21. 21. Adrian Kyte

    I wouldn’t believe anyone if they said they wrote a novel simply for themselves without a thought of an audience.

    When I started writing my first novel, The Hidden Realm, I was captivated by a scene in the first chapter that seemed pivotal to the character. Thoughts of who would read it, or whether it could be accepted by an agent/publisher, were not uppermost. After all, there’s been so many negative comments about the (traditional) publishing industry, by those with some connection, that as a debut author I’d have felt a sense of despair crushing any creativity if I’d taken them on board.

    Self publishing and POD may mean there’s no longer that fear that your book will never remain unpublished, but there’s so much out there it can become lost. And now even some successful authors are making chapters of their work available for free, or even the entire book!

    So it’s true that if you can make a living as an author you really are one of the fortunate few.

  22. 22. David B. Coe

    Thanks for the comments, Adrian. I’d be reluctant to say that I didn’t believe someone — I think different people write for many different reasons. But I know that I write hoping for an audience and with that set of readers in mind. And yes, those of us who do this for a living never let a day go by without acknowledging how very lucky we are.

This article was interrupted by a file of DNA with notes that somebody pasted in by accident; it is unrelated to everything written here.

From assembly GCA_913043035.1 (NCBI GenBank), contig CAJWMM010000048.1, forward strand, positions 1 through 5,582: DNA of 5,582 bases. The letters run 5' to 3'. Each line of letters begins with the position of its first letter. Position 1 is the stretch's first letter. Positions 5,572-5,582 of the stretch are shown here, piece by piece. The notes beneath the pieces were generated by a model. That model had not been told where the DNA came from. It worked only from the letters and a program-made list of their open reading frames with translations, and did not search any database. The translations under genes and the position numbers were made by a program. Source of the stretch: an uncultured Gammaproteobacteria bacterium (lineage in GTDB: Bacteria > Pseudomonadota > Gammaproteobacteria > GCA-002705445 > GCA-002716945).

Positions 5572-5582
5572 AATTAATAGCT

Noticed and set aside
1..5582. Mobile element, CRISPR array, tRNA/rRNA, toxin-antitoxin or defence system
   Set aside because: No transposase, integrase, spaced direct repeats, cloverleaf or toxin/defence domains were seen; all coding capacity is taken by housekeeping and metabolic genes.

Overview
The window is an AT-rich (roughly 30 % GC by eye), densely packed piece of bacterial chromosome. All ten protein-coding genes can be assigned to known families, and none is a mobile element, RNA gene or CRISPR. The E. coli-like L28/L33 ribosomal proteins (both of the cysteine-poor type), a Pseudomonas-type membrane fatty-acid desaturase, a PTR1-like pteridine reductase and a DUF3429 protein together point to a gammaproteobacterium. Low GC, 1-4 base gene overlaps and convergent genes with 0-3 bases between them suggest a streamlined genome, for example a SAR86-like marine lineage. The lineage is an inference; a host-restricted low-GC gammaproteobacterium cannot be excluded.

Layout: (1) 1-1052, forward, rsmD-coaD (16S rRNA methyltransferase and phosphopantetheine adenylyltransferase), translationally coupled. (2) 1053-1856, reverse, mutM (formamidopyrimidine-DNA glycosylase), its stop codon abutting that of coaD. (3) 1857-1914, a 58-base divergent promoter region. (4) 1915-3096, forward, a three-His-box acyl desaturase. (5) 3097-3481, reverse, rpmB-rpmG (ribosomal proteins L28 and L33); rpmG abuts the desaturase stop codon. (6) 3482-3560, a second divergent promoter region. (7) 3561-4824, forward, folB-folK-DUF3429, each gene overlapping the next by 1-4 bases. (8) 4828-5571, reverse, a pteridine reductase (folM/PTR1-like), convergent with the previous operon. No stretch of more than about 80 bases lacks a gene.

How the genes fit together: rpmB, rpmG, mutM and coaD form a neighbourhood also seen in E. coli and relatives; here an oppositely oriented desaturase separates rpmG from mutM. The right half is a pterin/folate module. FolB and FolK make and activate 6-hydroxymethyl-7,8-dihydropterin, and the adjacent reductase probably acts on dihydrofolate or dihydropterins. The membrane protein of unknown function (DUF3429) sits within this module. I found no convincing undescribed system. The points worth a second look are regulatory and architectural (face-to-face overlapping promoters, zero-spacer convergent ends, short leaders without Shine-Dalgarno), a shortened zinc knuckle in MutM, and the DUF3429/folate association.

23. 23. Naomi

    I know I’m weighing in late on this conversation – but I thought I might as well add my POV anyhow :-)

    David, I’ve been writing regularly for about 2 years. I started when I found out that I may not have overly long to live (sounds nice and dramatic, eh?) and I had some opportunity to think long and hard about what I wanted from life. I finally decided that:

    a) I wanted to write fiction;

    b) I wanted to write for an audience; and

    c) It would be nice to make a living from it.

    So I started writing, and publishing my work on a blog, and found an audience. Lo and behold, the audience encouraged me to keep writing, and still do.

    My point? That I most definitely write for an audience, although I tend to rate a story’s ‘success’ on how many people read it and comment positively on it. If no-one else likes it, but I love it… then I’ve got to wonder whether I communicated its ideas well enough. Because there should be someone out there in my audience with similar thoughts to my own in whatever area it might be.

  24. 24. Daniel R Davis